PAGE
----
HomeDessertsChocolate con Churros

Chocolate con Churros

Origin - Castilla La Mancha, Madrid.

Chocolate con churros

There are few things more typically Spanish than chocolate con churros for breakfast, only perhaps Spanish tortilla and sangria, although this fritter is more traditional in Madrid.

If you walk down the center of any Spanish city, but particularly through Madrid, on any morning, you will see the churrerías filled with people, either who have gotten up recently or those who are about to go to bed. It is said that churros and chocolate are an especially good remedy for hangovers.

Of its origin there are no certainties and there are a number of different theories. Some people say that they were brought to Europe by the Portuguese. The Portuguese spent a lot of time exploring East Asia and especially China, where making star shaped dough was made. It is not of the question therefore that the Portuguese travelers learnt this art and brought it back with them. However another theory sats that churro was actually invented by Spanish sheep herders as a replacement for freshly baked goods. Plus, the paste used to make churros was easy to make and easy to cook over a campfire when they were out in the mountains.

Despite all of this, it's very likely that chocolate con churros became known in Madrid due to the itinerant fairs that would come frequently to the outskirts of the city, and its popularity as a breakfast food grew due to its low price. In those days it was known as "frying pan fruit"

But when were churros and chocolate mixed? We know it was some time between the end of the 19th century and the beginning of the 20th. Some say it was during the 1920's, but there are no records to confirm this theory. Whoever it was though had created a perfect match, and one that would be loved by Spaniards and foreigners for many years to come!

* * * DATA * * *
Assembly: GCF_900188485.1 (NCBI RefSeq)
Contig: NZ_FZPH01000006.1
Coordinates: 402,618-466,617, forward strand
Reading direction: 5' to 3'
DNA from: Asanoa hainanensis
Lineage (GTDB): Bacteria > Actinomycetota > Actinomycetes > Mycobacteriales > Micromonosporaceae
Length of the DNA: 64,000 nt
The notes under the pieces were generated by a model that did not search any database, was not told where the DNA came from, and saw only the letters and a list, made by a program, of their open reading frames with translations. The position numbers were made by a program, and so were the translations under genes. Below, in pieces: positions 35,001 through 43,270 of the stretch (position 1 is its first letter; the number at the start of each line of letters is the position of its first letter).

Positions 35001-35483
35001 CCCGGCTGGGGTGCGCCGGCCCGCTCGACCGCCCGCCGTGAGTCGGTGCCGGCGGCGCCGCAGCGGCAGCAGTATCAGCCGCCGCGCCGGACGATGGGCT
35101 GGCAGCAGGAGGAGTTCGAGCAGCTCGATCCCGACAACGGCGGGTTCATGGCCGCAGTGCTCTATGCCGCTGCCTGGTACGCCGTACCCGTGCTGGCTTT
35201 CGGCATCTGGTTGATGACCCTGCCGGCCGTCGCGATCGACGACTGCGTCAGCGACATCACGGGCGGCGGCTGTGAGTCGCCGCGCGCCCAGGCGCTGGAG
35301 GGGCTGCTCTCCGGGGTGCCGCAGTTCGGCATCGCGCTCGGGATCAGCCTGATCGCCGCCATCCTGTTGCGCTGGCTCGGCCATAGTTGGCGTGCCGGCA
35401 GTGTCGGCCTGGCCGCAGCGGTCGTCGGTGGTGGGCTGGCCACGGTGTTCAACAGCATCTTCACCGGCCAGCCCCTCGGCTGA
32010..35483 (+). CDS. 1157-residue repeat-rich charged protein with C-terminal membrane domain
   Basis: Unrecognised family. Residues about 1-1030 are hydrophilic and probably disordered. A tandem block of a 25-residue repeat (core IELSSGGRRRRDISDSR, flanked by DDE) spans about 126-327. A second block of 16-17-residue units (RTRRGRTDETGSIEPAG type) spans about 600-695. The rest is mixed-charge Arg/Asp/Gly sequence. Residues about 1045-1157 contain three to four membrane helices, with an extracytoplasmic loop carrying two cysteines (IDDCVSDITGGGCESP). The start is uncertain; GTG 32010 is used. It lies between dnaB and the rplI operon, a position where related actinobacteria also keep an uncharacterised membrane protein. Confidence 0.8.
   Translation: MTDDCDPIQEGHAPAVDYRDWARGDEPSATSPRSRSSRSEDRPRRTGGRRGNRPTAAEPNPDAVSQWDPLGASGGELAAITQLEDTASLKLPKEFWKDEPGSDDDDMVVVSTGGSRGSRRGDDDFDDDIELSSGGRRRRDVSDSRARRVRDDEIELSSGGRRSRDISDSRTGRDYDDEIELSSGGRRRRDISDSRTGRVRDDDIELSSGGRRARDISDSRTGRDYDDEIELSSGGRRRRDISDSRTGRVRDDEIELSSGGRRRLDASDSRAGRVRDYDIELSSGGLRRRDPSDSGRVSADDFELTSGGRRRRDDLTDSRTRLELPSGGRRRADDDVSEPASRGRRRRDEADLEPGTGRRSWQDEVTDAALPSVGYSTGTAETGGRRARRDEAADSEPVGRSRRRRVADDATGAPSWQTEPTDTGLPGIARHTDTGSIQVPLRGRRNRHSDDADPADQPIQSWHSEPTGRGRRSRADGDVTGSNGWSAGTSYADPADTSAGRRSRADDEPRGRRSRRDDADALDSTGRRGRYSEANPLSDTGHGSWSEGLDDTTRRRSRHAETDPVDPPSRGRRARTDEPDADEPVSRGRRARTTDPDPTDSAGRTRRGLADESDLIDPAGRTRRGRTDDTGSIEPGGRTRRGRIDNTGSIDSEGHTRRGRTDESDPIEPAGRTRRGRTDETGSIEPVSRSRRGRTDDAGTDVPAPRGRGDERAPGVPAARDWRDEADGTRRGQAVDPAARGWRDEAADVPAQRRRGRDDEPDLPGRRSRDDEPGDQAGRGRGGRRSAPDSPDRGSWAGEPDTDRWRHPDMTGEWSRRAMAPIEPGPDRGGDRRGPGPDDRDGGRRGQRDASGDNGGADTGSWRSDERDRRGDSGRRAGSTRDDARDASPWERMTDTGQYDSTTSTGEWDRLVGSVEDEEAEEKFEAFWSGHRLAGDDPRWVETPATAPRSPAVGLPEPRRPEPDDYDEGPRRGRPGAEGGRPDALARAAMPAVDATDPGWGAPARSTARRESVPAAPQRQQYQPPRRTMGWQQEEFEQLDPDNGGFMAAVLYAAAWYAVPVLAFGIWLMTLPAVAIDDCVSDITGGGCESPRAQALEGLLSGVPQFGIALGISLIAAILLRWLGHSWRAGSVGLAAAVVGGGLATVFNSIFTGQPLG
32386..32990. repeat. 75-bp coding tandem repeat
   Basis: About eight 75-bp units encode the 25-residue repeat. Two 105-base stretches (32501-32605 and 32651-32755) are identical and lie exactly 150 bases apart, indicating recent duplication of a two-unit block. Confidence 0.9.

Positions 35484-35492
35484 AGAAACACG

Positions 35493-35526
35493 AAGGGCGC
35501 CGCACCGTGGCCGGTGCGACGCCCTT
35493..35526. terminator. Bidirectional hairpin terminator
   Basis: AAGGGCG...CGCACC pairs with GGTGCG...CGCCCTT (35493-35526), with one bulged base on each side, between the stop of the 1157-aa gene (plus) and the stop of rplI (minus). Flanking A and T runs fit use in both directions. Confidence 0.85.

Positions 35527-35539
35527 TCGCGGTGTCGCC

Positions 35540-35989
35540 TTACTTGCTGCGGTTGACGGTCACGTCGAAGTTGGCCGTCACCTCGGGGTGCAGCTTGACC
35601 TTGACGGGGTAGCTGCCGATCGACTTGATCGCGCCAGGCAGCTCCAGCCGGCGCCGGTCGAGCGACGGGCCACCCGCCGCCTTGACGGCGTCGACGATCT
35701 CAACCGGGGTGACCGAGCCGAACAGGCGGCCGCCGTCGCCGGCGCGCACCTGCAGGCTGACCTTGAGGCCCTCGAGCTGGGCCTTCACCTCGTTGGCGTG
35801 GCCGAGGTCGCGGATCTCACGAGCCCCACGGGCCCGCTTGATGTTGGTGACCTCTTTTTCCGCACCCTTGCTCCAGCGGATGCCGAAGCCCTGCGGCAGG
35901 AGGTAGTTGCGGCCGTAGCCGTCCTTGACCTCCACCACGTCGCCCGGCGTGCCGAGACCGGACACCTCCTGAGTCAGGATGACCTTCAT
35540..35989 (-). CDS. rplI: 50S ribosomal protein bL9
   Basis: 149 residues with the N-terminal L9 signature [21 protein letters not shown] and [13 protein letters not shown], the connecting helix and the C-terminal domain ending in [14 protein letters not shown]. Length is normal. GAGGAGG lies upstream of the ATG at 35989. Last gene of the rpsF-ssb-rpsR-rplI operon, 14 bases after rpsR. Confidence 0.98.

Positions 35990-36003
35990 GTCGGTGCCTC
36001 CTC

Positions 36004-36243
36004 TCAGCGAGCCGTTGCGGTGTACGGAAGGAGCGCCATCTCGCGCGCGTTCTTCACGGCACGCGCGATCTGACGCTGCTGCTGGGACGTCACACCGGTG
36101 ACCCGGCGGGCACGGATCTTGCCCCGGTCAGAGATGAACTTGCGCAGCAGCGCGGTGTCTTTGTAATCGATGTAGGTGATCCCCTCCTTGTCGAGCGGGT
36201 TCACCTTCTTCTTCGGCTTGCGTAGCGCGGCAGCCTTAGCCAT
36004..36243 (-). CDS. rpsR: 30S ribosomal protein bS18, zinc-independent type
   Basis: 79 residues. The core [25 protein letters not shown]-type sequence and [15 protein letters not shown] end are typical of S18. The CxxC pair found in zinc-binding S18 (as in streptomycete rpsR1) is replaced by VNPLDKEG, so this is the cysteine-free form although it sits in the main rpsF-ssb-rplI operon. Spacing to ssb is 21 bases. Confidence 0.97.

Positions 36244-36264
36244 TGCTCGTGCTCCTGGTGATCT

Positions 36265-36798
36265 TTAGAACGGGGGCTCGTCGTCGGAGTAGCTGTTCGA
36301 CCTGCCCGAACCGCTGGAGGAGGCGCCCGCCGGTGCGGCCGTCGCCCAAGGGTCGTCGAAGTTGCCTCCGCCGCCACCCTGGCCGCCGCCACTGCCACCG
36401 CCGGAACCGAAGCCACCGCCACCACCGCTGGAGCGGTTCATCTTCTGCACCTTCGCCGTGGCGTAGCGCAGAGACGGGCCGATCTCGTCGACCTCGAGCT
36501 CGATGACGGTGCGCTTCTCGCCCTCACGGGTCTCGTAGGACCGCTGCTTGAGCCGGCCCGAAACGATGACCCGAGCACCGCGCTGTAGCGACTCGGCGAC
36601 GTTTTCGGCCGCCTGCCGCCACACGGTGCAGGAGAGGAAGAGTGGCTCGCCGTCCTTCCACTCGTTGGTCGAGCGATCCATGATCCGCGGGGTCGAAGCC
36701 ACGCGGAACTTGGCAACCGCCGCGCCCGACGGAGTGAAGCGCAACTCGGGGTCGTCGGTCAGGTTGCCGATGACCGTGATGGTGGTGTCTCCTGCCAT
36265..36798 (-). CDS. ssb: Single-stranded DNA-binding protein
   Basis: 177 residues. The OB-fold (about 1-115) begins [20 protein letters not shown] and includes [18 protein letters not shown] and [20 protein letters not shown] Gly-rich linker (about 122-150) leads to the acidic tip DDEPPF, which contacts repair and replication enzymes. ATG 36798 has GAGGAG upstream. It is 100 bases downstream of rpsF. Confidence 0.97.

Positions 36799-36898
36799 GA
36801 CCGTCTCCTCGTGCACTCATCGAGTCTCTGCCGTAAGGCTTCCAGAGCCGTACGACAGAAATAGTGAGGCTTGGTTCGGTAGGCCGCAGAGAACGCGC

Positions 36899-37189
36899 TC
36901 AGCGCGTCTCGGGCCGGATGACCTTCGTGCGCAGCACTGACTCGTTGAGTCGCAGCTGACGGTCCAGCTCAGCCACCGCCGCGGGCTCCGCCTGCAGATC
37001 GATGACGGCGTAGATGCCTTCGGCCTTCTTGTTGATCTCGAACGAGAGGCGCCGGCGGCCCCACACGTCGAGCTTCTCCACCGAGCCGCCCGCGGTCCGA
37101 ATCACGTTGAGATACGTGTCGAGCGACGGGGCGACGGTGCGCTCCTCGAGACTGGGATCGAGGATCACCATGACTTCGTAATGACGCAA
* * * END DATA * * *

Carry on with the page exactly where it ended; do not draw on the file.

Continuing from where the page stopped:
Traditionally chocolate con churros is consumed for breakfast or as a snack. Put it is also a sheer social act. Even those people who go to churrerías (in Spanish) alone will likely end up talking to his neighbors and plans with friends are made to meet in a churrería for good conversation as well as wonderful churros!

Chocolate con churros is normally served with hot chocolate, at a temperature between 75ºC and 80ºC (167º F and 176ºF) in a porcelain cup, while the freshly made churros are served in a platter, they can be hot or cold. It is normally a fritter that will make people thirsty, so a pitcher of cold water is set on the table.

If you should ever visit Madrid be sure to go with your friends to a churrería and taste as many as you can. There are in fact a number of varieties of churros including the much larger porras.

Chocolate con Churros | Chocolate and Churros

Chocolate con churros


  • 300 grams of powdered chocolate
  • 1 and ½ glass of milk
  • ½ a glass of water
  • 250 grams of flour
  • salt, sugar, oil
  • 1 pastry bag with a grooved nozzle


  • Bring the water to boil with a little bit of salt added to it. Once it boils add the sieved flour and stir constantly
  • When the mix is easily detached from the bottom of the pan, remove from the heat and let it cool until it's lukewarm
  • Put the mix in a pastry bag
  • Heat some oil in the frying pan. Once the oil is hot enough, pour churros in the oil using the pastry bag, shape them as you like.
  • Don't make too many at the same time, as they must have space. Remove them from the pan once they get a golden color and drain them with absorbent paper
  • Boil the milk and add the chocolate. Whisk and remove from the fire once the ingredients have mixed well . You can add more milk according to your taste, whether you like it thicker or thinner.
  • The best way to eat them is dipping the churros in the chocolate cup. Once the churros are finished you can drink the leftover chocolate!

More dessert recipes